Skills should be used to unlock the potential that individuals have to make a contribution to our economic well-being. We talk a great deal about productivity, profitability and performance, but the key difference between Britain and its major competitor countries is that they have invested in skills training for much longer, so their cultures have adjusted and they can now enjoy the fruits of that investment in the form of measured economic success.
The Government had an opportunity in the 1980s to take the supply-side initiative. There was a massive shake-out of labour in the early 1980s and productivity improved, but there was no skills initiative. In the mid-1980s, to coincide with the electoral cycle, there was an economy boom, but still no initiative was taken on skills investment. There is now a possibility that Britain's entry into the exchange rate mechanism could create difficulties, unless we invest in the tools that will bring success.
There is a crisis of confidence in the industrial community in respect of the Government's ability to resolve the skills crisis. The Government will not speak of the devastating cuts that there have been, but in 1991–92 there will be cuts of about £367 million in employment training alone. Why do the Government show such contempt for training providers? The newspapers are littered with stories about providers going under and being treated in a cavalier fashion—receiving just a phone call or a letter from the Training Agency saying that their figures and budgets have been cut. There is no negotiation or discussion—just contempt.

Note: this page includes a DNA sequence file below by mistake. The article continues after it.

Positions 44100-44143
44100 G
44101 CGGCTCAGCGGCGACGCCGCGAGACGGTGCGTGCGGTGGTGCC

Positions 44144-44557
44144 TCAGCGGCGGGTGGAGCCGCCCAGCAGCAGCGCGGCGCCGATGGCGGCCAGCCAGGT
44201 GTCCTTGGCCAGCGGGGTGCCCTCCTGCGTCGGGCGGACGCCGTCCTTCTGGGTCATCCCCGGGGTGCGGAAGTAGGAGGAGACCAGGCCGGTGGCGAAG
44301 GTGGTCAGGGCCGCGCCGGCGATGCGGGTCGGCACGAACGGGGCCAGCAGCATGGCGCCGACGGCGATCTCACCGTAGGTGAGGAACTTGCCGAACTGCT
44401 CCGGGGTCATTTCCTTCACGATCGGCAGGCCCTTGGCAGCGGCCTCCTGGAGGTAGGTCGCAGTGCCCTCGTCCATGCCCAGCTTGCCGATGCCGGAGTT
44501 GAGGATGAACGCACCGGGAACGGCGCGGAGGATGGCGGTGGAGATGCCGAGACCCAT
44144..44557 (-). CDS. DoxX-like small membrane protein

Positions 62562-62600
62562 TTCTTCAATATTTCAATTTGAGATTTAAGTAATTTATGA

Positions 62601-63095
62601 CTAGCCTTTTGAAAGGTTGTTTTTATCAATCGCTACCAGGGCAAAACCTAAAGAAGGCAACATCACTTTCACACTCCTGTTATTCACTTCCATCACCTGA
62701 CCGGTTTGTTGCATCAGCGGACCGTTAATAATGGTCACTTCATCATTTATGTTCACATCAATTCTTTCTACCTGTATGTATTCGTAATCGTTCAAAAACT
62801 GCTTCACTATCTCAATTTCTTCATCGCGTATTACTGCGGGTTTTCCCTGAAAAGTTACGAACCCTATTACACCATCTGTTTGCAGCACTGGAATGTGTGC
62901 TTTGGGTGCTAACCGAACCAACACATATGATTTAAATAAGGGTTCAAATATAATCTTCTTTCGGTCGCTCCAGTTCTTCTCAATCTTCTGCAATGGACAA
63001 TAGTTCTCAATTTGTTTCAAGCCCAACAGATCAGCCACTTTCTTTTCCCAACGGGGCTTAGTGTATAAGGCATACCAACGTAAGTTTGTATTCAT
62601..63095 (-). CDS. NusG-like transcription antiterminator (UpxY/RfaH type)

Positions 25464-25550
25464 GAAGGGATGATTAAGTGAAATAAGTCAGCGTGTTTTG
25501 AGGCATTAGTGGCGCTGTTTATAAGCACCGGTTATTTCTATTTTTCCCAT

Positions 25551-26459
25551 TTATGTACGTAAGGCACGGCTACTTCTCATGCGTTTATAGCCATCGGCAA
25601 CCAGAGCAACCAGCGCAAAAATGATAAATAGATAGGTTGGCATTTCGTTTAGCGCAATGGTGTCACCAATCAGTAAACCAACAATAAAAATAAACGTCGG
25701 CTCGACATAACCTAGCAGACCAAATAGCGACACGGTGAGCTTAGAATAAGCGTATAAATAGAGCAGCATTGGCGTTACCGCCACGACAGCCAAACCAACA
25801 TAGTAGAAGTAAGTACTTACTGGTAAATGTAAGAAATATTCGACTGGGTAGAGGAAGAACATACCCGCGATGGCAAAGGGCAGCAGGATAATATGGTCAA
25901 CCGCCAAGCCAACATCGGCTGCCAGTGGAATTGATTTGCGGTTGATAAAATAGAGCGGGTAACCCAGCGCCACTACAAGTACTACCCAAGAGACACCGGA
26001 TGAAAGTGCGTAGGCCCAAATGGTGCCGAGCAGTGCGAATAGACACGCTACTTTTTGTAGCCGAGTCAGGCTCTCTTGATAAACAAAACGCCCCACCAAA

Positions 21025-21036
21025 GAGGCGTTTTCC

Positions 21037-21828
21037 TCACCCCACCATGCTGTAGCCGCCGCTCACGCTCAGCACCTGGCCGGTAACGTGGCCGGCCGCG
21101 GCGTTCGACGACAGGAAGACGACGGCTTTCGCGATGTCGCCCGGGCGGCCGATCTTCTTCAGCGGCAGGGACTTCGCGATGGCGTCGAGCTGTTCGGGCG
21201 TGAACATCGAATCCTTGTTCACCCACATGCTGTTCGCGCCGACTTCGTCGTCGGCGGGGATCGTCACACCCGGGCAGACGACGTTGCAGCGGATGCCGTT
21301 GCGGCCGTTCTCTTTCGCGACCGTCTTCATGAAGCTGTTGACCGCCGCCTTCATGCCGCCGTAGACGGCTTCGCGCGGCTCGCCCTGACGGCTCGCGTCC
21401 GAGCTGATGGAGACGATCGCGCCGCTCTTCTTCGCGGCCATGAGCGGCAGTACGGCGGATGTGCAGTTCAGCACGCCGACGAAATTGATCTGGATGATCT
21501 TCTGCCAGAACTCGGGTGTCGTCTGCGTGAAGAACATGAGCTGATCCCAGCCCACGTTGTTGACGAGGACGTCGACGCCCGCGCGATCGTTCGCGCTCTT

One of the problems with TECs is that, although the Secretary of State is unwilling to fight in Cabinet for resources, the TECs are squeezing him for more. The net effect of all that is that TECs are now writing to the press, and confiding in us, saying, "Yes, we have a job to do, but we need the tools to do it." I believe that they are under funded and the Government must tackle that.
There is another aspect to special needs provision. Understandably, there is an emphasis on skills and the economy, but what about the excellent schemes that have been set up throughout the country to tackle the problems facing adults and young people with handicaps and disabilities? Surely it is the measure of a civilised society that, no matter how the Government view the recession, they do not walk away from people who find it enormously difficult to climb the first rung on the ladder of employment or further education. The Government should ring-fence the budget for that training.